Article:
Divorce and Pre-Divorce Strategies

Women and Divorce

Wendi Schuller
Author of
The Woman’s Holistic Guide to Divorce

What is done during separation may not hold up for divorce proceedings.

Get everything in writing even when happily married, since people can change their minds or show their true colours at a later date.  This is particularly important if one’s parents are part of financial investments.

Kate married kind and thoughtful Edmund. Her parents gave her half of the price for their new home to use as their down payment. Edmund readily acknowledged that the parents owned half of the house. The mistake was not having the parents pay the financial institution directly and having their names put on the deed.

Years later Edmund became condescending and thought they ought to live as if in a permanent medieval festival.

He started dressing the part and eschewing modern conveniences. They parted ways and Edmund signed a separation agreement with one point admitting he owned twenty five percent of the home.

When it came time for a divorce, the separation agreement was not binding and Kate was forced to buy him out of his perceived fifty percent share, since there was no official record of the parental contribution.

She had opened a store and had to compensate Edmund for this enterprise as well.

pre-divorce strategies

Years later Edmund thought they ought to live as if in a permanent medieval festival.

Kate advises having a clean break and making sure that everything signed is final and one spouse cannot come back at a later date to try and get money out of the other one.

The one thing that made her divorce easier is that the children were in their early twenties and custody and co-parenting were not in the picture. She stated that their relationship with their father did not involve her.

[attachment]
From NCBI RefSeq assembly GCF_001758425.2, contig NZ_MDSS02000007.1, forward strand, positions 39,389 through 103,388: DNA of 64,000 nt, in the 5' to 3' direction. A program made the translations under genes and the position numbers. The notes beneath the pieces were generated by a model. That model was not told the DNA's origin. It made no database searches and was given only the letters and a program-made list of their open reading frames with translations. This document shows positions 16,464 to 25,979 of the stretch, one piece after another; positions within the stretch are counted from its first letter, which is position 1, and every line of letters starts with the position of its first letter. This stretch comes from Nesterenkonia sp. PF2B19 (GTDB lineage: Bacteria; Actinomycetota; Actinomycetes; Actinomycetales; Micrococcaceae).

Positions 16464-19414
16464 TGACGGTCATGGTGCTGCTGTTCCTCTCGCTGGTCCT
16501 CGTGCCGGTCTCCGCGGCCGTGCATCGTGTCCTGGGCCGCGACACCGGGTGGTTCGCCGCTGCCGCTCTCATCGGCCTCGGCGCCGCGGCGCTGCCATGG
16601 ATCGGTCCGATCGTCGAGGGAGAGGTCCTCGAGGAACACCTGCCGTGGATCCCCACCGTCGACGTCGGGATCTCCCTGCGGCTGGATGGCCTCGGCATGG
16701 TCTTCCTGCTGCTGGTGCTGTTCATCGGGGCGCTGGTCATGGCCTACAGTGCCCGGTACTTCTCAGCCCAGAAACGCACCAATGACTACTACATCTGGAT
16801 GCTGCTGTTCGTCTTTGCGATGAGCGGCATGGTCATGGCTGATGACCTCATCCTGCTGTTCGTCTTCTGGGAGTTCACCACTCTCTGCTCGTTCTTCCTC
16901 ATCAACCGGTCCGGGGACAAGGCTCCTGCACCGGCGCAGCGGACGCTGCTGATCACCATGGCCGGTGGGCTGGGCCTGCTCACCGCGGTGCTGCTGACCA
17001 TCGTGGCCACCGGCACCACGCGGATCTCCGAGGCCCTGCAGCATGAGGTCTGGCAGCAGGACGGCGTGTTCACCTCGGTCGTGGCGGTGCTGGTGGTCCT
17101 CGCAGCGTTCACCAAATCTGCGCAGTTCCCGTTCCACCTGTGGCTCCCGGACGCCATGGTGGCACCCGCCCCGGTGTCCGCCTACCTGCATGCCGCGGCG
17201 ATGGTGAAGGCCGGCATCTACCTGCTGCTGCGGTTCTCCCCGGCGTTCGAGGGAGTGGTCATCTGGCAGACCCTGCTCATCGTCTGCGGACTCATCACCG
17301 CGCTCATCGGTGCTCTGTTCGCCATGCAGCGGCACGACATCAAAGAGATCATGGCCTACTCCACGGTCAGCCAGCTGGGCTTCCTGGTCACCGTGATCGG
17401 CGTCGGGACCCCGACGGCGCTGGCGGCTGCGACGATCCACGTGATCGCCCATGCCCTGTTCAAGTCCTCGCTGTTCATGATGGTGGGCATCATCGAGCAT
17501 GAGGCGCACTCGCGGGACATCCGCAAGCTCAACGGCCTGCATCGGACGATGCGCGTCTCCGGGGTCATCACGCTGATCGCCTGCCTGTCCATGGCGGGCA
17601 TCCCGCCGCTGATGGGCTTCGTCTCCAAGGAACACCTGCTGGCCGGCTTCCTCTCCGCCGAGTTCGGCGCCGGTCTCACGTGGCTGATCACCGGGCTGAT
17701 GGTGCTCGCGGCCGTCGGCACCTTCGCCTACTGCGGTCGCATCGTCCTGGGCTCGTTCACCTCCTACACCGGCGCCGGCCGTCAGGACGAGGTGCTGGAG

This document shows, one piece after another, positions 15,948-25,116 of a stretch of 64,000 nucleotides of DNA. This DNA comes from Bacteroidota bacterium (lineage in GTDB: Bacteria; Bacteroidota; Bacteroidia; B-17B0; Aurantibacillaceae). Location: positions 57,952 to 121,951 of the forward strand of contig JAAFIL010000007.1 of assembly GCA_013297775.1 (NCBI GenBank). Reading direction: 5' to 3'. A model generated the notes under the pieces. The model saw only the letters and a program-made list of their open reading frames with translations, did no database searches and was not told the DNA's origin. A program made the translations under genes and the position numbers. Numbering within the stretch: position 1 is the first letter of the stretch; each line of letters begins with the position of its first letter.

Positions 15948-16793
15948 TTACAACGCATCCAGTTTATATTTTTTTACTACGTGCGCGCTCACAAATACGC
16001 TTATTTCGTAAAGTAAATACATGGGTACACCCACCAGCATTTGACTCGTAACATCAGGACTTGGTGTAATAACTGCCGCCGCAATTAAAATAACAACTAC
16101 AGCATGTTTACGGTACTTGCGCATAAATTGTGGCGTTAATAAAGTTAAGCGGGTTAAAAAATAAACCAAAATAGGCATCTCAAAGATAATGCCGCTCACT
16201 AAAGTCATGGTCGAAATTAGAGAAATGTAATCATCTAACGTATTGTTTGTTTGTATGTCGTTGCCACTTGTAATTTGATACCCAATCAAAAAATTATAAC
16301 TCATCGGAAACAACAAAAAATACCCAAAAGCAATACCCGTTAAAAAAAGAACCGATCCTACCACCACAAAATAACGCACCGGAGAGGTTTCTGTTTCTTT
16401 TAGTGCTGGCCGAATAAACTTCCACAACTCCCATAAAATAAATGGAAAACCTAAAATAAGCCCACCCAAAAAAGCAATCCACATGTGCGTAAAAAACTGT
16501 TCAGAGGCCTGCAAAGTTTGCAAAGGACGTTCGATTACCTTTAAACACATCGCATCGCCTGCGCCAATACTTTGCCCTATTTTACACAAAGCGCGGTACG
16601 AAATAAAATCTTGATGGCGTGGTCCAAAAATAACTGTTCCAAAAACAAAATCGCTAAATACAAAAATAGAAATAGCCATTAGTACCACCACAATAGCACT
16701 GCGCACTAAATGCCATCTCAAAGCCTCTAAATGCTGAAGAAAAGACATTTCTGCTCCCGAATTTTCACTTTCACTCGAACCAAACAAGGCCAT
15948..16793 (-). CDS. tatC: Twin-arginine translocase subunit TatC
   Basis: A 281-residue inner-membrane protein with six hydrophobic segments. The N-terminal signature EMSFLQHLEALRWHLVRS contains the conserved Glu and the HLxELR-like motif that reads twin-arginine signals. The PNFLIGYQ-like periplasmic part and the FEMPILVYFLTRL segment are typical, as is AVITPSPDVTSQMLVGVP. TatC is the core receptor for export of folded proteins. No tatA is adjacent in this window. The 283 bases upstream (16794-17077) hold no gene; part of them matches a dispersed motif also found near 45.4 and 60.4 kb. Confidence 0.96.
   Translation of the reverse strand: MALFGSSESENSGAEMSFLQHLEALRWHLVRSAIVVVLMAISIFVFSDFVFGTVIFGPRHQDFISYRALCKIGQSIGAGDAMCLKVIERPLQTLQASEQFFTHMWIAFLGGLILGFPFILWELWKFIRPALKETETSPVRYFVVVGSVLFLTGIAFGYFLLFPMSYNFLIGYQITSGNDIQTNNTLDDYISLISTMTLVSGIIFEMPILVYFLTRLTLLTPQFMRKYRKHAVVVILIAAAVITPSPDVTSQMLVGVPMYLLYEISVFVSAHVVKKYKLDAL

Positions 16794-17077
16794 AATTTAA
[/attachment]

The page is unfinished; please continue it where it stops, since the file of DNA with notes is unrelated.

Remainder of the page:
Edmund wanted Kate to pay for the divorce, since she had initiated it.

In this situation, try to compromise with an angry spouse.  She obtained a fixed price from her solicitor for an uncontested divorce and got Edmund to go along and pay for half.

Kate felt Edmund turned into someone quite nasty and the divorce was a relief, even though she struggled financially.

Sometimes people change and therapy is effective when someone is willing to work on themselves and the marriage. Edmund claimed everything was Kate’s fault and she was glad to escape this situation.

Kate did not realize how stressed and burdened she was until her staff and customers commented how radiant she had become. She jokes that she feels so much lighter since she lost two hundred pounds (Edmund).

What kept Kate’s sanity was having the routine and distraction of her store. She advises even in tough times, having a focus on something else (like her business) helps one to get through divorce and move on. Having a job and promoting her business kept her mind and time occupied so she did not dwell on the past.

Accept what you cannot change (divorce settlement) and get on with life. She has written a book on quilting, does an online program and invents quilting patterns. Teaching classes has expanded her business and she picks fun places, such as an upcoming two day course she will be presenting in Germany.

Reframe how you perceive a situation. Is it the end or an exciting new beginning? Your choice.

Wendi Schuller is a published author who has conducted classes on various subjects. She draws upon her knowledge as a nurse, Neuro-Linguistic Programmer (NLP), and hypnotherapist, providing a blueprint to guide women through this difficult transition. Schuller hired an attorney for a court divorce, but decided to go the collaborative route instead and has worked with a mediator post-divorce.

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Author of The Woman’s Holistic Guide to Divorce 

 

 

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